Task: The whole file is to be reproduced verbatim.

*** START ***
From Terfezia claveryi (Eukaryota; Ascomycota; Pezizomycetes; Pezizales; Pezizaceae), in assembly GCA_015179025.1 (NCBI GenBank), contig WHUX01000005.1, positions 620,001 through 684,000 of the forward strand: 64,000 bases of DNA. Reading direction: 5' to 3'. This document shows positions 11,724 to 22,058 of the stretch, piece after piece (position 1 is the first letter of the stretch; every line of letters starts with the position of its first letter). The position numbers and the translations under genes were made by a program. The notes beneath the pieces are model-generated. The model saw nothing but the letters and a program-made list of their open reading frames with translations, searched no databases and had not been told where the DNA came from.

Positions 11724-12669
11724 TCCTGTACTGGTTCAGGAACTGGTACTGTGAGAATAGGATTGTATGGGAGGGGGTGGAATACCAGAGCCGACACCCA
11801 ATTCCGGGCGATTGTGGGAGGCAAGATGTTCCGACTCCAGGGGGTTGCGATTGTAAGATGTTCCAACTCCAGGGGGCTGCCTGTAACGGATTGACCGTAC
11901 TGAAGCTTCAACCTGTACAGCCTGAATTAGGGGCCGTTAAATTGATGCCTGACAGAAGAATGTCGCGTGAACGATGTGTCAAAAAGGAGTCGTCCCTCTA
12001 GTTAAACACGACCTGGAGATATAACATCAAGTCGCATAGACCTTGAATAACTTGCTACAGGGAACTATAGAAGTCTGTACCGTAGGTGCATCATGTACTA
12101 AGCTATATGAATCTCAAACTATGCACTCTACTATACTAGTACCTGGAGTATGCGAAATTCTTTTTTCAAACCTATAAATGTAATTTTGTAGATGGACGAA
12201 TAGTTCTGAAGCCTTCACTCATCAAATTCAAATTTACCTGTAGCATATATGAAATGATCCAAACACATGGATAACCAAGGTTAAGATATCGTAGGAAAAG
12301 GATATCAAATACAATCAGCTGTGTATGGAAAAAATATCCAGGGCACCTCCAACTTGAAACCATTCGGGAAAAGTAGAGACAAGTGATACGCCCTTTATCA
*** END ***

From Terfezia claveryi (Eukaryota; Ascomycota; Pezizomycetes; Pezizales; Pezizaceae), in assembly GCA_015179025.1 (NCBI GenBank), contig WHUX01000005.1, positions 620,001 through 684,000 of the forward strand: 64,000 bases of DNA. Reading direction: 5' to 3'. This document shows positions 11,724 to 22,058 of the stretch, piece after piece (position 1 is the first letter of the stretch; every line of letters starts with the position of its first letter). The position numbers and the translations under genes were made by a program. The notes beneath the pieces are model-generated. The model saw nothing but the letters and a program-made list of their open reading frames with translations, searched no databases and had not been told where the DNA came from.

Positions 11724-12669
11724 TCCTGTACTGGTTCAGGAACTGGTACTGTGAGAATAGGATTGTATGGGAGGGGGTGGAATACCAGAGCCGACACCCA
11801 ATTCCGGGCGATTGTGGGAGGCAAGATGTTCCGACTCCAGGGGGTTGCGATTGTAAGATGTTCCAACTCCAGGGGGCTGCCTGTAACGGATTGACCGTAC
11901 TGAAGCTTCAACCTGTACAGCCTGAATTAGGGGCCGTTAAATTGATGCCTGACAGAAGAATGTCGCGTGAACGATGTGTCAAAAAGGAGTCGTCCCTCTA
12001 GTTAAACACGACCTGGAGATATAACATCAAGTCGCATAGACCTTGAATAACTTGCTACAGGGAACTATAGAAGTCTGTACCGTAGGTGCATCATGTACTA
12101 AGCTATATGAATCTCAAACTATGCACTCTACTATACTAGTACCTGGAGTATGCGAAATTCTTTTTTCAAACCTATAAATGTAATTTTGTAGATGGACGAA
12201 TAGTTCTGAAGCCTTCACTCATCAAATTCAAATTTACCTGTAGCATATATGAAATGATCCAAACACATGGATAACCAAGGTTAAGATATCGTAGGAAAAG
12301 GATATCAAATACAATCAGCTGTGTATGGAAAAAATATCCAGGGCACCTCCAACTTGAAACCATTCGGGAAAAGTAGAGACAAGTGATACGCCCTTTATCA